Thus the scientific paradigm, which tests hypotheses, is a method which will have an important part to play in change assessment. Participative methods, which involve the people with an interest in the programme, will be very helpful in the descriptive evaluation and policy process analysis where those involved can help to identify key processes going on. It is also an important tool in impact assessment where we have seen it is important to develop an agreed statement of desired outcomes. It is important to consider not only how the evaluation can be helped by the participation of those with an interest in the programme, but also their right to be consulted about an evaluation which affects them. Ethnographic study, using the anthropological approach, can illuminate a descriptive account and provides a means to Incorporate qualitative material. Process analysis, was developed for the examination of policy formulation and implementation and is accordingly useful in policy process analysis. The phenomenological approach, which has developed ways to find underlying meanings behind phenomena and thereby make sense of disparate information, is useful across the whole range of functional elements especially where qualitative material is analysed and conclusions are drawn.

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This paper has not tried to weigh different elements of evaluation against each other. They all have different and important contributions to make, and It is important to know which is suitable in different circumstances. One would not use a push bike to cross the Atlantic, nor would one use a jumbo jet to go to the corner shop. The more elements which are included in an evaluation the more comprehensive and useful should be the findings. To use the transport analogy in a different way, the more one pays for a car the greater the range of equipment one can expect. So we should not pick a vehicle just because it happens to be in the show room.

In commissioning evaluation research, similar considerations apply. We should not chose a method just because it is convenient. Nor should we select researchers before we have decided what we want them to do. The first step Is to ask ourselves the kinds of questions we want answered, and here the sub-headings used in this paper can be of help. For example, do we want to know what happened in the programme or do we want to know what changes have occurred? Secondlywe need to knowwhat resources we have for the evaluation study. In many cases we will have to make compromises, but if we have to settle for less than we would want to do, it is important that we know what questions our scaled-down evaluation will not answer.

Having decided what questions we think can be answered within our budgetary constraints, we are ready to commission a study, or carry it out personally. On the basis of our decisions about what we want from the study, we will now be in a position to identify the qualities we want from our researchers. What skills should they have? Do they need to be familiar with the subject of the study? For some kinds of study this may not be necessary, but, for example, in descriptive evaluation it is important that the researcher understands the nature of the work being done.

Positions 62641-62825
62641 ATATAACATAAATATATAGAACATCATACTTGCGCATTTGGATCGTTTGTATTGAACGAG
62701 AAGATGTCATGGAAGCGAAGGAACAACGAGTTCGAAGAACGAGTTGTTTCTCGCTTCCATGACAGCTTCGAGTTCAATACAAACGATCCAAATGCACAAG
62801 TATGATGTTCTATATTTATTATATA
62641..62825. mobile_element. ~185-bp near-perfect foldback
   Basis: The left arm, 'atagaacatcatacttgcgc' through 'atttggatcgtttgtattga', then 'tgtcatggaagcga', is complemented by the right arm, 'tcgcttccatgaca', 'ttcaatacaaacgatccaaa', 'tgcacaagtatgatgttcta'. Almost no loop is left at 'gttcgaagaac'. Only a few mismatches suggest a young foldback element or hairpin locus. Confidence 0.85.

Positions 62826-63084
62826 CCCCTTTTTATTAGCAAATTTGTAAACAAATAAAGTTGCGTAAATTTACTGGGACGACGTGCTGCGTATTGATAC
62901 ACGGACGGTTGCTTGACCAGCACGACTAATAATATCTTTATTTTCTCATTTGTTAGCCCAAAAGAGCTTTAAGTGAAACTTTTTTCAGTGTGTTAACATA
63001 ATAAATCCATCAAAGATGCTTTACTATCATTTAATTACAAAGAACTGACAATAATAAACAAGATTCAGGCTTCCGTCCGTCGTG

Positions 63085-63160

Ideally those with an interest in the programme will have been involved in this process and there will be agreement on what questions about policy and practice we are expecting the study to answer.

If the planning of the research is considered in this way the results will be more likely to match the expectations of those commissioning the study. Equally if we read research reports in a similar way, and consider what questions it is legitimate for the report to try to answer, we will be more likely to make realistic assumptions about what the report can tell us. And in this light, we can discuss the report on an agreed basis, and make decisions about the practice and policy implications of the findings

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Ball, M. (1988) Evaluation in the Voluntary Sector London: The Forbes Trust.

Drumcree Faith and Justice Group (1991) The Story of a Journey: A response to "Breaking Down the Emnity" Portadown: Drumcree Faith and Justice Group.

Gallagher, A.M. and Dunn, S. (1991) "CommunIty Relations in Northern Ireland: Attitudes to contact and integration" in Stringer, P. and Robinson, G. Social Attitudes in Northern Ireland Belfast: Blackstaff Press.

International Voluntary Service/Harmony Community Trust (1987) Checking out the Stalemate Belfast: IVS/HCT.

Jenkins, D. (1980) Chocolate, Cream Soldiers: A final evaluation report on the Rowntree Schools Cultural Studies Project Coleraine: New University of Ulster Education Centre.

McCartney C. (1990) Making Ripples: An Evaluation of the Inter-Community Contact Grant Scheme of the Northern Ireland Voluntary Trust, Coleraine, Centre for the Study of Conflict.

Trew, K., McWhirter, L, Maguire, A. and Hinds, J. (1985) Children’s Summer Programme in Greensboro: Evaluation 1984-85 Belfast: Department of Psychology, Queen’s University.

Weiss, C. (1991) "Evaluation and Education.-at Quarter Centrury" in Ninetieth Yearbook of the National Society for the Study of Education, Chicago: National Study for the Study of Education.